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This classic text addresses one of the most important issues in modern social theory and policy: how social inequality is reproduced from one generation to the next. With the original 1987 publication of Ain’t No Makin’ It Jay MacLeod brought us to the Clarendon Heights housing project where we met the "Brothers" and the "Hallway Hangers". Their story of poverty, race, and defeatism moved listeners and challenged ethnic stereotypes. MacLeod’s return eight years later, and the resulting 1995 revision, revealed little improvement in the lives of these men as they struggled in the labor market and crime-ridden underground economy.
The third edition of this classic ethnography of social reproduction brings the story of inequality and social mobility into today’s dialogue. Now fully updated with 13 new interviews from the original Hallway Hangers and Brothers, as well as new theoretical analysis and comparison to the original conclusions, Ain’t No Makin’ It remains an admired and invaluable text.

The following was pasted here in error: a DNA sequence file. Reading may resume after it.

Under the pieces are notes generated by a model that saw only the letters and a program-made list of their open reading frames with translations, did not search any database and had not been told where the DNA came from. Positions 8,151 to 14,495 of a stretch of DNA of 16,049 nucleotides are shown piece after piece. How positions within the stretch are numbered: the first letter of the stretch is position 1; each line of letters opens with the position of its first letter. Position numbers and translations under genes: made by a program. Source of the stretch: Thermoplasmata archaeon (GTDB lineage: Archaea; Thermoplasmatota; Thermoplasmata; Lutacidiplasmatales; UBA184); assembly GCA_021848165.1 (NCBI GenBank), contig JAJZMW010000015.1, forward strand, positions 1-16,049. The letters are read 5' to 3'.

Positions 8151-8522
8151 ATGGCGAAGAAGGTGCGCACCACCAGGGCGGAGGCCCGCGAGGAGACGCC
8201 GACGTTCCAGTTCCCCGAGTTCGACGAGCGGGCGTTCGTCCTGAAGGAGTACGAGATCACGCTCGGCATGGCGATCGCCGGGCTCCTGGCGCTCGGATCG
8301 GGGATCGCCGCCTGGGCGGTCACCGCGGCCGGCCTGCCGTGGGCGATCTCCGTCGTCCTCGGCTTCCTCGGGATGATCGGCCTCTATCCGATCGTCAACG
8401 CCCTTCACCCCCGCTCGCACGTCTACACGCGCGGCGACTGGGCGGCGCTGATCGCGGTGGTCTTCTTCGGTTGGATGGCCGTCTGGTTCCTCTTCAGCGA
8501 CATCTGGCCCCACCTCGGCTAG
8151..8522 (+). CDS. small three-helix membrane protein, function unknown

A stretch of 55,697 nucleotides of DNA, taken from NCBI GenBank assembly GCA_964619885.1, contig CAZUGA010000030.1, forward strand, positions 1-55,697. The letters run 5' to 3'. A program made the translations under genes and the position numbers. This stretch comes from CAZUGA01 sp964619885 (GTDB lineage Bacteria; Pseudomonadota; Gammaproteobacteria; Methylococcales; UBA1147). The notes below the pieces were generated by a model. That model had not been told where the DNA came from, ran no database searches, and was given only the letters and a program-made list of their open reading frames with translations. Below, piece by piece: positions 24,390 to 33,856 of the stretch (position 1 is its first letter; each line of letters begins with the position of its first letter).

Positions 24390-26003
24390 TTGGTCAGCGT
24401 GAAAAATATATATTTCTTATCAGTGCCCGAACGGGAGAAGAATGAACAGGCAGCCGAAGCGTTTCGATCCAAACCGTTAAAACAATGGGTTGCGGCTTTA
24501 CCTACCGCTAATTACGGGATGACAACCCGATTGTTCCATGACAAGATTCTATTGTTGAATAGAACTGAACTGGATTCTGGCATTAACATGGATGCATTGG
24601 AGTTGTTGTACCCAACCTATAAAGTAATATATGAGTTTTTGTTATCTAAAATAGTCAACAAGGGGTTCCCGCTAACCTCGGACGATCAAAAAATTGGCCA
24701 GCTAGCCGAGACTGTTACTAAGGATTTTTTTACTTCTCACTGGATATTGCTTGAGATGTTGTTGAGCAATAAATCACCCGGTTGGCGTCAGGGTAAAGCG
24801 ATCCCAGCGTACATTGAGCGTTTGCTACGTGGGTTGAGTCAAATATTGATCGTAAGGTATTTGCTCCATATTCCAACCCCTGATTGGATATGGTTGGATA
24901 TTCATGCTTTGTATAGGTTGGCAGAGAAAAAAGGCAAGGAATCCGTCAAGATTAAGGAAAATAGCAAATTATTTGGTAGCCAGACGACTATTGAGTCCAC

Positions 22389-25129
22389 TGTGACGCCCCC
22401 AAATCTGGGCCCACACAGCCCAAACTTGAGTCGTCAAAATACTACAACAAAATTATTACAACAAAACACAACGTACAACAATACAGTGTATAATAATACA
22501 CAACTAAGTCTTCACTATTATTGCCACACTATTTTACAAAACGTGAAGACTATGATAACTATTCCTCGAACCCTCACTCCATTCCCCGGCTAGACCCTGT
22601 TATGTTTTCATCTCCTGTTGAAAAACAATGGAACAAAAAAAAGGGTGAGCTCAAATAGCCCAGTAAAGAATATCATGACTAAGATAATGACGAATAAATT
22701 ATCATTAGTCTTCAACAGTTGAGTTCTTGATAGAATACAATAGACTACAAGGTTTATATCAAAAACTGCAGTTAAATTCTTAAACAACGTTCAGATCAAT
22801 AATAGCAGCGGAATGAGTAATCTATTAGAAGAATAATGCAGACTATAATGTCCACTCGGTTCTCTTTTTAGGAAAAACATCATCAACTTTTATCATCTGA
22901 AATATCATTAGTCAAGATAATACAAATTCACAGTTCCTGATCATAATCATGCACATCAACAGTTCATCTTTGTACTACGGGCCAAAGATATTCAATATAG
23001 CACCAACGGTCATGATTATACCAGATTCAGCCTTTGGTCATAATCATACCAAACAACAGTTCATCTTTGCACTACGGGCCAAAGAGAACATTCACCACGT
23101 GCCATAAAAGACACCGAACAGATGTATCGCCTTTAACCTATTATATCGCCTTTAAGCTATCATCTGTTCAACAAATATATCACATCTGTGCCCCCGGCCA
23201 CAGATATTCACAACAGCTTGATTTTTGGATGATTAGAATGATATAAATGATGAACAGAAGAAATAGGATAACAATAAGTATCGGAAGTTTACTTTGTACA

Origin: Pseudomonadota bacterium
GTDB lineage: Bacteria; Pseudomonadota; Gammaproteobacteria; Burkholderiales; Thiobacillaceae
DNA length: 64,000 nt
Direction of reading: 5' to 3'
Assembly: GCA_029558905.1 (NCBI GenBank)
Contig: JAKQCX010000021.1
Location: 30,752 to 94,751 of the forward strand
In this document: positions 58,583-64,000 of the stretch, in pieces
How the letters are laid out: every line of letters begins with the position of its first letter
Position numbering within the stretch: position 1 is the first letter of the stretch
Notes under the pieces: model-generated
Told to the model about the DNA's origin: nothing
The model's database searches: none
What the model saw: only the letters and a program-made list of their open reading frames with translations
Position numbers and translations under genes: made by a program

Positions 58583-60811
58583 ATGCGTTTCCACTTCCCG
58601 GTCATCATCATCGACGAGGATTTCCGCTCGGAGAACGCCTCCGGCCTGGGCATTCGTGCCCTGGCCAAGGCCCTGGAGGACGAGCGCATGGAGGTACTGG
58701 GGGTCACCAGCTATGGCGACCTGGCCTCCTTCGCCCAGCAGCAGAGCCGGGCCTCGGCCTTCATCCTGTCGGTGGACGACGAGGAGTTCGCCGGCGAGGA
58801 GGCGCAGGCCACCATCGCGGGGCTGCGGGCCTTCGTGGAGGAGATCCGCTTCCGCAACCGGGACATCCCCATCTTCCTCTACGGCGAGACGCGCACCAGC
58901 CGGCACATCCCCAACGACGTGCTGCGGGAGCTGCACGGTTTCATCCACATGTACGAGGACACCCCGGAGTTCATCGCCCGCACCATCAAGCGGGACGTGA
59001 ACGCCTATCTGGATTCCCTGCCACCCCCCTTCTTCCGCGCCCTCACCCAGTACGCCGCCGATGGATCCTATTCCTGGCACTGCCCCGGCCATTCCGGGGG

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A Classic Every American Should Read
This book is a classic that every American should read. The performance is great except for the decision to attempt reading certain voices in accents. Audiobook narrators need to stop doing accents. There is no way the producers could have known what the people in the book speak like since they are all anonymous and so the accents feel like caricatures.
A must-read for any conflict theory sociologist
Read this for a class and very glad that I did. It was a great insight into the lives of these individuals and I found myself becoming attached to various characters throughout. If nothing else, it's a great conversation piece.